Telling stories can be a powerful way of engrossing your readers. As Maggie Marton has written before in this fabulous BlogPaws post, the brain is actually wired for storytelling! But there’s a big difference between a decent story and a compelling tale that engrosses your readers and truly stands out. After all, in an increasingly noisy world, the powerful stories are the ones that get noticed and shared.
As a writer who used to work as a contest editor at a literary magazine that attracted thousands of entries, I know what it takes to make a story memorable and engaging. Of course, knowing the basics is key. For now, let’s have a quick recap, in the form of a list. (You can skip this list, of course, if you feel confident!)
A successful story should:
- Have a clear sense of conflict—in other words, an important obstacle that needs to be overcome.
- Have a beginning, middle, and end—or a “story arc.” In a good story, the tension or excitement rises as the obstacle becomes more pressing, then falls as it is overcome. Finally, a sense of satisfaction comes for the reader. Burdens are lifted or released.
- Show important moments, rather than telling them. You need to use your senses to communicate how those central moments look, sound, and feel. If you tell, tell, tell, without painting a picture for your reader, you lose the emotional heart of your story. (Think of it this way: Which would you rather do—see a photo or be told about it?)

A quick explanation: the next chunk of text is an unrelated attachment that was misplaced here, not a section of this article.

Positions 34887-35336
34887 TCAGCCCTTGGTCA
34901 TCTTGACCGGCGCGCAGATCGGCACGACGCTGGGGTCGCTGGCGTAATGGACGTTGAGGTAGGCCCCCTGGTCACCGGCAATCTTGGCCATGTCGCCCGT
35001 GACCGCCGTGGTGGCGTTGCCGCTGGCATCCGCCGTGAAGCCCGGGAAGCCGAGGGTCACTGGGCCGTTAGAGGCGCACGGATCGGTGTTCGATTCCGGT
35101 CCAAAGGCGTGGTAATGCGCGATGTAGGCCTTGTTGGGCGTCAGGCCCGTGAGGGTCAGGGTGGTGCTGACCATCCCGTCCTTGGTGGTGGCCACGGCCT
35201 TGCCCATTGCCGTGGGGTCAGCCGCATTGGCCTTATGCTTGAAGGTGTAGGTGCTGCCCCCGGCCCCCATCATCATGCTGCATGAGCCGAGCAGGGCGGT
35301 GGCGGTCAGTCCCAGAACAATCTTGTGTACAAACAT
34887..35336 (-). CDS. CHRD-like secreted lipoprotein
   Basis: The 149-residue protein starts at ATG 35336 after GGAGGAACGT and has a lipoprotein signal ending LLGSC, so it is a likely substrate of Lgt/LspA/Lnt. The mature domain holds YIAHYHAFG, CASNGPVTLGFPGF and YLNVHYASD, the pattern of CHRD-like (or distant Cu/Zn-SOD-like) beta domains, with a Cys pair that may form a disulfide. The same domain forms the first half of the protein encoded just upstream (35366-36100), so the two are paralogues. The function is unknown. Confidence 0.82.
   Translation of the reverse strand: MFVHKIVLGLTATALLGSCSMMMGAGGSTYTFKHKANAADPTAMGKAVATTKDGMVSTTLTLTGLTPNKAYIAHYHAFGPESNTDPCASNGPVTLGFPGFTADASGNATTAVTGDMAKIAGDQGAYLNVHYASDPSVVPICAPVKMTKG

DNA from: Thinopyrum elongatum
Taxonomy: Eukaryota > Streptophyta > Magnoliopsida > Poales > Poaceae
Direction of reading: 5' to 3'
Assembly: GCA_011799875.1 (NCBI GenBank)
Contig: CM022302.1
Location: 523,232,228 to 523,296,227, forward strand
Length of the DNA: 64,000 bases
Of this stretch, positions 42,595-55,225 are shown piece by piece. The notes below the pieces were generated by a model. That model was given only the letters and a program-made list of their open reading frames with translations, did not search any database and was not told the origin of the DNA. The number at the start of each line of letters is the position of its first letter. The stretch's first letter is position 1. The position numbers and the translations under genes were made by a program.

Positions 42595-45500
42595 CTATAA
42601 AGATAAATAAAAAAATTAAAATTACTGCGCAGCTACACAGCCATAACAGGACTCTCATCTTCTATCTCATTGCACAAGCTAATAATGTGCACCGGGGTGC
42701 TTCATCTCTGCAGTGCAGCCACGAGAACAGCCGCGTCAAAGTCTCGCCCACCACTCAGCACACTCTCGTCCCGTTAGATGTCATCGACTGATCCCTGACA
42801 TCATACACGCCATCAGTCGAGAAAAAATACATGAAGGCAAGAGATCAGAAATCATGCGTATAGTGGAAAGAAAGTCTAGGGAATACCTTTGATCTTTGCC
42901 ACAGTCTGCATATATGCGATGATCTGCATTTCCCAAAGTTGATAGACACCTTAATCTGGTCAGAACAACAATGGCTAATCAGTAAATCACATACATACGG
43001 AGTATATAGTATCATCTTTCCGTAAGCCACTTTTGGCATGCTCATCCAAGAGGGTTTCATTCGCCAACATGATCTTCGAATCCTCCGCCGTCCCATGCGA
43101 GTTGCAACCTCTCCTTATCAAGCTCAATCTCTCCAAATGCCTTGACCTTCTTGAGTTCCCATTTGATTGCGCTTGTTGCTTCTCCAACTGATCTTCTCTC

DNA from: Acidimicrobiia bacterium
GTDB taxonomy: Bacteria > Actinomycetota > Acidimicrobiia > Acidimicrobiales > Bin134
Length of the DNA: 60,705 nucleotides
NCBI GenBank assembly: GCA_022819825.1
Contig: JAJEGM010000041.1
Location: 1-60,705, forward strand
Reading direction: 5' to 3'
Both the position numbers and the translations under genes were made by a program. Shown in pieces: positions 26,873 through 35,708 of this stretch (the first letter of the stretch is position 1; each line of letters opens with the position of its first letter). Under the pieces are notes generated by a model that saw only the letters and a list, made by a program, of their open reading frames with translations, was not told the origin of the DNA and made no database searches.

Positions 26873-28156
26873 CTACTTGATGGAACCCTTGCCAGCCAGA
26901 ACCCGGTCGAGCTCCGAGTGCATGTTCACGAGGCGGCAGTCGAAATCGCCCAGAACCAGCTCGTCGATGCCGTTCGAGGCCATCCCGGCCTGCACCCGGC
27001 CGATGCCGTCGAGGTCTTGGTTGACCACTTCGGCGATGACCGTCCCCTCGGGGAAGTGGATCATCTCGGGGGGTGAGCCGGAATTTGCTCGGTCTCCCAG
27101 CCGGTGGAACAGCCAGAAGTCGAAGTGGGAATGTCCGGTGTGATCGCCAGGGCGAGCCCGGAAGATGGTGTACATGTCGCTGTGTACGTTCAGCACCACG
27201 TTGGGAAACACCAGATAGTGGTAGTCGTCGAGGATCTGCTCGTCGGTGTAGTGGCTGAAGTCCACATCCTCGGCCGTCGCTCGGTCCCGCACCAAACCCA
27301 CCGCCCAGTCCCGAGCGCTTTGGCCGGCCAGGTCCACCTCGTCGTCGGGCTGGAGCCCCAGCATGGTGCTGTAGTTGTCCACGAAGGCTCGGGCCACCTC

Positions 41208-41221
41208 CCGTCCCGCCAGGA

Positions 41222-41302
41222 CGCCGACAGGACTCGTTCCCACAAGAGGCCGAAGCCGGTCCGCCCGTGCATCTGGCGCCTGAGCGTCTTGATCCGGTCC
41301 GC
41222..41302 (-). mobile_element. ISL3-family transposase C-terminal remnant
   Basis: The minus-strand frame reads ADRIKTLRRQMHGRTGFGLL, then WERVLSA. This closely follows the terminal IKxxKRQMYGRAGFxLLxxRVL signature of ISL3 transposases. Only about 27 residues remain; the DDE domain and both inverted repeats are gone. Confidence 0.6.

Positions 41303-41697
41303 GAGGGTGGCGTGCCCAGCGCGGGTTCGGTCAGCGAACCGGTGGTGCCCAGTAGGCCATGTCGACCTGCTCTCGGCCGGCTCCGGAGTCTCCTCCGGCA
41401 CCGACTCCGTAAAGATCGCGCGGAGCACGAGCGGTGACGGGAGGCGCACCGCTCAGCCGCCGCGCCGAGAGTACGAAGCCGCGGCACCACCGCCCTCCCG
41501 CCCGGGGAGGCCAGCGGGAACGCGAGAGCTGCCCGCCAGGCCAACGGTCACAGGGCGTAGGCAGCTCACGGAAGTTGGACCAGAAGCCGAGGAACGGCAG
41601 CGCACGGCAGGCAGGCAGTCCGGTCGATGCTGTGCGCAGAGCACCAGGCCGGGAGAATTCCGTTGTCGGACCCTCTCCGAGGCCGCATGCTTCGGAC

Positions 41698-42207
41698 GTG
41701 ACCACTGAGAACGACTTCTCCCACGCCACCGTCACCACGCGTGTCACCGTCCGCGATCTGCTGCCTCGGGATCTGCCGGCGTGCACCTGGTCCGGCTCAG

Now, here are a few ways in which storytellers who’ve mastered the basics can improve their storytelling:
Paint a Stronger Picture
A great way to stand out as a storyteller is to engross your readers fully so that they feel as if they are actually experiencing your story firsthand, like watching a vivid film. Examine how you use your senses, particularly sight, to immerse your readers in your stories. In the writing world, this is often called writing “in scene.”
In fact, story openings that are written in scene can be a great way of hooking your reader. So, let’s look at an opening that could benefit from being more in scene:
“One day, we had a flood when we were out of the house. Our pug Sidney, unfortunately, was at home at the time. We found him behind the sofa, scared stiff.”
Let’s try starting in scene instead by appealing to the reader’s visual sense. The goal is to make them feel as if they are in the room at the time, seeing what Sidney and owners are going through:
“The day of the flood, we arrived home to find the whole apartment ankle-deep in water. Terrified, we waded through our home, searching for our pug Sidney, who we eventually found behind the sofa, trembling, his fur drenched with water.”
This is now a stronger beginning because it shows us both the flood and poor, terrified Sidney! If you wanted, you could appeal to other senses, too, including the coldness of the water or the sloshing sounds. By writing important moments in scene, we hook the reader easily because they are right there with us—being shown and immersed, rather than simply being told.
Build Emotional Suspense
A great way of creating a compelling story is by building suspense. It is easy to assume that, in order to build suspense, we must speed up the story’s action. But this often isn’t so. Suspense is typically created by slowing the story down at pivotal moments so that the reader must sit in the central conflict without knowing for sure what the outcome will be.